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Continuing the publication cycle about startup metrics, I want to focus on the specific metrics for different industries and business models. Logically, it would be better to begin with SaaS-projects, as this model is lately in the right state of the Renaissance.
For example, in the II quarter of 2019, only in Europe there were invested approximately 4.6 billion dollars in SaaS (and, so to say, this is 49% of the overall volume of venture investments!).
Now, let’s start from the very essence of the SaaS model. SaaS models are based on constant money flows — either a client pays a subscription for using a product, or for some actions to be performed. Accordingly, the main point that should be paid attention to, both by an entrepreneur and an investor, while evaluating such a project is the “repeatability” of the incoming money flow.
Clients are the main source of any successful business. The more clients you have and more often they buy the products, the bigger is the revenue (Thanks, Cap!). The same goes with SaaS-projects. In the world of investments, active users are usually counted in terms of a month and a day — MAU (monthly active users) and DAU (daily active users) accordingly. It is important to track their ratio (DAU/MAU) — in dynamics, this can show, whether the clients started to use your product more often (and this can have a significant influence on whether they will pay for it in the future).
One of the most widespread mistakes that startuppers-beginners (and sometimes not only the beginners) do — is to count a website visitor as an active user. This cuts in the bud the objectivity of evaluation and disables the metric to be used while making any kind of decisions. It is essential to define which clients you can mark as active. In fact, there is no universal answer to this question, but I would recommend claiming the user as “active” when he/she does not only visit the product page but also gets some value from using it over the specific period. What to claim as a minimum acceptable value is a private matter.
In the previous post, I have already written about such a metric as churn — сustomer outflow. In fact, the retention metric is some kind of its closest relative. It reflects the percentage of customers, who continue to use the product after some specific period of time from the moment of purchase/installment, and that is crucial for SaaS-projects.
Methods of making the countings are different, but the minimal “gentlemen’s set” is retention of the first day, week, two weeks, month and three months. Moreover, it is desirable to consider it both in terms of quantity (meaning the number of users) and money (the amount of money that the company receives from these users: in the case of SaaS, they may not come and go, but also, for example, change tariff plans). Retention can be calculated both in calendar day and in 24-hour windows. The second method will give more food for thought, but it is more difficult, thus both of them have the right to exist.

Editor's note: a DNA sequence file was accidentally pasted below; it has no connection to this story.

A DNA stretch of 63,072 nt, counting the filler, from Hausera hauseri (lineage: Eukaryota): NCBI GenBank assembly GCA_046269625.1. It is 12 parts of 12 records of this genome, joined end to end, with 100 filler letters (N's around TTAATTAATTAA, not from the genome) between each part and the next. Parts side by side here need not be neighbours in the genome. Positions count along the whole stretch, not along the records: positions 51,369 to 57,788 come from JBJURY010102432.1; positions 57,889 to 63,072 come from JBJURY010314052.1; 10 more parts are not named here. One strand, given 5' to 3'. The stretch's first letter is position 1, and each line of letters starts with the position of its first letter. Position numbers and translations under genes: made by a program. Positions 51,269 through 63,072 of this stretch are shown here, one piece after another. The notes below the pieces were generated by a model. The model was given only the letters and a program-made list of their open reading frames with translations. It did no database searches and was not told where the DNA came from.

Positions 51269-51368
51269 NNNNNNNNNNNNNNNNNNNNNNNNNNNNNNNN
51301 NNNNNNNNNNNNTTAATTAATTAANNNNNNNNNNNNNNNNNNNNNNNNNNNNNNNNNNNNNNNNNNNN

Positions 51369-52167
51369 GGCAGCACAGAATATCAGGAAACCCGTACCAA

Also, we should not forget, that there are 2 main types of retention — classic and rolling. If the first one indicates the percent of the primary users who come back on a specific day, then the second one shows the percent of those, who of them came back on a specific day or later (also, including all subsequent days). According to rolling, figures are more attractive, but it is more correct to count using the classic one. In this article, it is explained why.
Those who are very interested can generally turn the process of withdrawing retention into a cohort analysis — “cut” the audience into cohorts and derive patterns. I will not go deep into cohort analysis in this material since it deserves a separate post (and wait for it from me!)
Investors adore it when companies get the major revenue part from selling their products, but not the services, as the revenue from selling the services is hard to scale, the marge is lower, and what is more, it is hard to make it repeatable in the case of B2B.
In the case of SaaS, the success recipe is not only in constantly raising the revenue but also in losing as little revenue from the previously gained clients as possible. In this aspect, recurring revenue is very much in line with the previous indicator, but it still depends not always linearly.
Usually, the recurring revenue is counted for a month (MRR) and for a year (ARR). It is crucial while counting to exclude one-off payments, as they are not scaled and are not valuable while making decisions. You can count it both manually by summing up all the incoming repeatable revenue (harder, but more precise), and by multiplying the quantity of paying users on ARPU — average revenue paycheck (easier, but not that accurate). Details — here.
Earlier, I told what CAC and LTV are about, and how to count them, but I did it in isolation from one another. Surely, these metrics can give the food for thought also when separated, but their comparison, especially, in dynamics, gives the synergic effect.
In the case with SaaS startups there are 2 simple rules:
If you calculat the LTV/CAC and it equals 15, do not hurry to jump up and down. Read the previous article attentively and check the info, maybe you missed something in calculations. If everything is correct, still do not jump — most likely, that you have just started to attract clients from the paid sources. Test the channels, collect more information about CAC and recount the relation with a larget cohort — and may the force be with you!
I hope this article was useful to you. Calculate the right metrics correctly! Venture to everyone!
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